When it comes down to it, a lot of being good at a discipline is simply putting in enough time to know your way around all of the physical processes involved and in knowing a few key tips and techniques that are too frequently overlooked. In soldering, for example, besides getting a lot of practice, the key to being good is knowing that you always need to keep the tip of your iron clean and hot. These two simple things make all of the difference in the world.
With any tool that requires an edge, keeping that edge as sharp as possible is often the key to success. Far too many people work away, often in frustration, with a dull-edged razor knife, chisel blade, knife, or scissors. A sharp edge not only makes the work easier and more precise, it’s also safer. Watch any true pro at work and they will almost always take the time to sharpen their tools before they start.
Here are some of our favorite posts on Make: about tool sharpening:
How-To: Sharpen a Chisel (When You’re Serious About It)
In this excellent how-to, Instructable member, um… and Autodesk CEO, Carl Bass, shows you, step-by-step, how to give some extra TLC to a Stanley Model 40 chisel. A sharp chisel makes all of the difference in the world and taking the time to properly hone yours makes it all possible.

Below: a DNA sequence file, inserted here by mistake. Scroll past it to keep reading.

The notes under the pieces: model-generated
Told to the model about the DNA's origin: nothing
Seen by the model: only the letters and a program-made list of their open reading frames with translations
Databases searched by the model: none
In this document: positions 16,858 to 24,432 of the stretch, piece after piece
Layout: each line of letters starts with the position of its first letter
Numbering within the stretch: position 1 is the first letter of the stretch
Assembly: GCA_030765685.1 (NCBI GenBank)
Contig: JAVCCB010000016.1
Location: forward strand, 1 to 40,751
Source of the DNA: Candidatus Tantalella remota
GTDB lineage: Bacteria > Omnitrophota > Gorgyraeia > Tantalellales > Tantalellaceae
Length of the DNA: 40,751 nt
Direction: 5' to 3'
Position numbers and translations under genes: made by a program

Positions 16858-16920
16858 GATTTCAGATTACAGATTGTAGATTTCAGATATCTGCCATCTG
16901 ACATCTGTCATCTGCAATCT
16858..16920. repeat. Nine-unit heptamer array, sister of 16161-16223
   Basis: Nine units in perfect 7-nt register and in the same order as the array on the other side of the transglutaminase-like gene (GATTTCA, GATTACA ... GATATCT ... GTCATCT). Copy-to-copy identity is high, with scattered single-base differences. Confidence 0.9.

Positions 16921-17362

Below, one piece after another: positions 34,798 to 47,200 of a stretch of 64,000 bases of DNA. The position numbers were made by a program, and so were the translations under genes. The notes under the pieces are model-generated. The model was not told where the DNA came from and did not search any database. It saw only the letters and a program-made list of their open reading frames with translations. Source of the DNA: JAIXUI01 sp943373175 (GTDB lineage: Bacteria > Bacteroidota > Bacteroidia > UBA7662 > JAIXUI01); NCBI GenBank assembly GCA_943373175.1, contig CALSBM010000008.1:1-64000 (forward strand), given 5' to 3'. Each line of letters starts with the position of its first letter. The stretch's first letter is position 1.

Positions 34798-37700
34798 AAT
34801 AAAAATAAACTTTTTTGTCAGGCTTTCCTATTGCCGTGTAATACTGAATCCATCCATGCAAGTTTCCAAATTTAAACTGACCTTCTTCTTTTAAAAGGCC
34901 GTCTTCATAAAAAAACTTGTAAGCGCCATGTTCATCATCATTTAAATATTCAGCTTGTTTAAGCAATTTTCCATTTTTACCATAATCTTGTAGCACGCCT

How to Tune Planes and Chisels
Make: contributor and Japanese-style woodworker, Len Cullum, shows you how to take apart, sharpen, and maintain a wood plane.
How to Sharpen a Knife
Custom knife forger, Bob Kramer, shows you how to properly sharpen a knife, whether it’s a knife you use in the kitchen, your shop, or your tackle box.
Nifty Drill Bit Sharpening Trick
Use two hex headed bolts and nuts and mount them in a piece of off-cut steel or timber so that two of their edges are touching (as shown). After sharpening your drill bit carefully on a bench grinder, remove the bit and test against the two hex headed bolts as shown in the image. You also need to ensure that the bit being sharpened remains perpendicular to the shanks of the bolts to make sure the cutting edges of the bit are properly angled.
Use a Ceramic Mug as a Sharpening Stone
If you find yourself in need of sharpening a utility knife, pocket blade, or scissors and don’t have access to a sharpening stone, you can flip over a ceramic coffee mug and use the outer edge of the bottom (the non-glazed part) as an emergency sharpening stone. [From 5 Indispensable Shop Hacks]